- Standards and Expectations for CDB graduate students
- Rackham and PIBS requirements
- Preferred timeline of doctoral study
- Proposing changes to the CDB graduate program
- The Graduate Program Committee (GPC)
- The Graduate Admissions Committee (GAC)
- The Graduate Recruiting Committee (GRC)
- Requirements for the Ph.D. in Cell and Developmental Biology
- Enrollment and credit requirements
- Coursework requirements
- Research rotations
- Choosing CDB
- The thesis advisor
- The preliminary qualifying examination, prelim timelines, and guidelines
- The thesis dissertation committee
- Teaching GSI
- Research seminars
- Doctoral dissertation and thesis defense
- Post-defense requirements
- Dissertation embargo
- Leave of absence and readmission
- Master’s degree requirements
- Graduate student support
- Departmental support
- Bradley Merrill Patten Memorial Research Scholars
- Sources of travel support appendix CDB dissertation committee meeting summary form
- i. Introduction
- Standards and Expectations for the CDB Graduate Student
CDB students are expected to maintain the highest possible standards of academic research and professional ethics. They are also expected to perform and publish research of high quality and of scientific biomedical significance. CDB students should behave professionally in the classroom and the laboratory and should remember that they represent the department, the medical school, and the university when traveling, attending conferences, or working off-campus in a professional capacity. By the time students have earned a Ph.D. in Cell and Developmental Biology they are expected, 1) to be knowledgeable of current research in cell and developmental biology and expert in current research in their specific subfield; 2) to be able to properly design, execute, interpret, and discuss experiments both their own and those of others; 3) to have maintained the highest standards of academic and scientific ethics; 4) to have made contributions to their field, both in research and teaching; and 5) to be able to competently present their research findings, both orally and in writing.
- Rackham and PIBS Requirements
The CDB student must fulfill all requirements of the Rackham Graduate School and a PIBS student of the Program in Biomedical Sciences see Rackham Graduate School academic policies and the PIBS curriculum guide for current requirements. The CDB graduate program has additional requirements which are detailed below.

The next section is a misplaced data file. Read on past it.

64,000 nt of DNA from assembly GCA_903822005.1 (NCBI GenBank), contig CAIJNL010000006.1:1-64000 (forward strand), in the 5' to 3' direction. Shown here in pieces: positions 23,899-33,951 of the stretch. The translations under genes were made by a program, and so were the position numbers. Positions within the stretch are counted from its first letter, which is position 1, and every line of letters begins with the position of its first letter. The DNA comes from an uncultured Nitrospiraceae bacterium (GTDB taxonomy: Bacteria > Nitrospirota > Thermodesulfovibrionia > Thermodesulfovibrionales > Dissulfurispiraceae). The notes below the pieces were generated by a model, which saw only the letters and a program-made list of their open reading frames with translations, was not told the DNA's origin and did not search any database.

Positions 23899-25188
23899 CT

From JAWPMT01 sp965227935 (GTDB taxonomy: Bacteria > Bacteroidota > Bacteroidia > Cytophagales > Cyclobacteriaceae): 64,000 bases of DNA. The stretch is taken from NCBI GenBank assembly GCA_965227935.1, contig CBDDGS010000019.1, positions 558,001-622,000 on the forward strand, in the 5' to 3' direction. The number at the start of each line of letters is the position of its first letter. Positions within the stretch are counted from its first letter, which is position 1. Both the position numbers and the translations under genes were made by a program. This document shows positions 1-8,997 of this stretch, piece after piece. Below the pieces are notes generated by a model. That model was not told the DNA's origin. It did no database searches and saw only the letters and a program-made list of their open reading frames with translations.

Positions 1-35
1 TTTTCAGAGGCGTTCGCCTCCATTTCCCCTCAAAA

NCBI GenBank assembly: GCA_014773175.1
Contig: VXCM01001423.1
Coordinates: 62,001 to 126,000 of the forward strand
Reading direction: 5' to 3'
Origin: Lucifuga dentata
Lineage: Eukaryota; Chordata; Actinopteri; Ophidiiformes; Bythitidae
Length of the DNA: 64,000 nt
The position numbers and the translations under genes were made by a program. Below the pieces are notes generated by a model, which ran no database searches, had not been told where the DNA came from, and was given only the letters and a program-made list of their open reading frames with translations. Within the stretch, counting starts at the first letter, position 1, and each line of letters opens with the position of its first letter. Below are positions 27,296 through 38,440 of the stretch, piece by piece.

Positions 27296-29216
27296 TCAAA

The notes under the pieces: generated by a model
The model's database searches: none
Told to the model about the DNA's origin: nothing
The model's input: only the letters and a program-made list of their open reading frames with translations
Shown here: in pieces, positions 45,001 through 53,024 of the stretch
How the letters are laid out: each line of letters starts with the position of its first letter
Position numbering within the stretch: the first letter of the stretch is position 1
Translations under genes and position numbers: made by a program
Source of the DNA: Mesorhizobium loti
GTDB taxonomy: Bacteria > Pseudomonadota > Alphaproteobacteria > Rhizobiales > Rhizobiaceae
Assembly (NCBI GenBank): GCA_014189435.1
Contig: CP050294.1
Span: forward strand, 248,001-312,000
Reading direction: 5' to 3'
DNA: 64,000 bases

- Preferred Timeline of Doctoral Study
In the first year, the student focuses on coursework and research rotations. At the end of the first year, the student joins a laboratory for dissertation research. The principal investigator of that lab becomes the student’s thesis advisor. In the summer of the first year, the student takes the preliminary qualifying exam, prelim, administered by CDB faculty. In the second year, the student, now a candidate continues with coursework while pursuing his/her doctoral research. Once all requirements, coursework, teaching, research, etc. have been met, the dissertation committee authorizes the student to write a doctoral dissertation. The candidate orally defends his/her thesis successfully and earns a Ph.D. in Cell and Developmental Biology. This should preferably occur by the end of the fifth year and must occur by the end of the seventh year. The student assembles a dissertation committee with the help of the mentor which will meet annually with the candidate to monitor his/her progress. From this point, the student will focus primarily on thesis research but will also assist in the teaching of at least one graduate course.
- Proposing Changes to the CDB Graduate Program
Recommendations for changes to any aspect of the program are welcome from anyone, especially students. Proposed changes may be presented to the chair of the graduate program committee or to any faculty member. Adoption of changes will require approval by at least 23 of a quorum defined as 60 of the total departmental faculty roster.
- ii. The Graduate Program Committee (GPC)
The program of graduate study is designed and carried out by the entire faculty of the department, in compliance with the regulations of the Rackham Graduate School. The faculty delegates administration of the program to a Graduate Program Committee
The department chair annually appoints the members of Graduate Program Committee for one-year terms. These include six to ten CDB faculty members of whom one is appointed chair of the committee by the department chair. The chair of the committee is the director of the CDB graduate program. One student representative is selected each year by the CDB graduate students. The participation and voting rights of the graduate student representative are limited to matters concerning the graduate program at the discretion of the chair of the committee in addition to one or more members of the CDB administrative staff. Generally the CDB student services representative will serve on the committee in a nonvoting capacity to provide support and assistance. The department chair is also a nonvoting member of the committee. Committee members will absent themselves from discussion, debate, or voting concerning students. They are mentoring at the discretion of the chair of the committee. The graduate student representative will not typically be present when other students’ progress is discussed.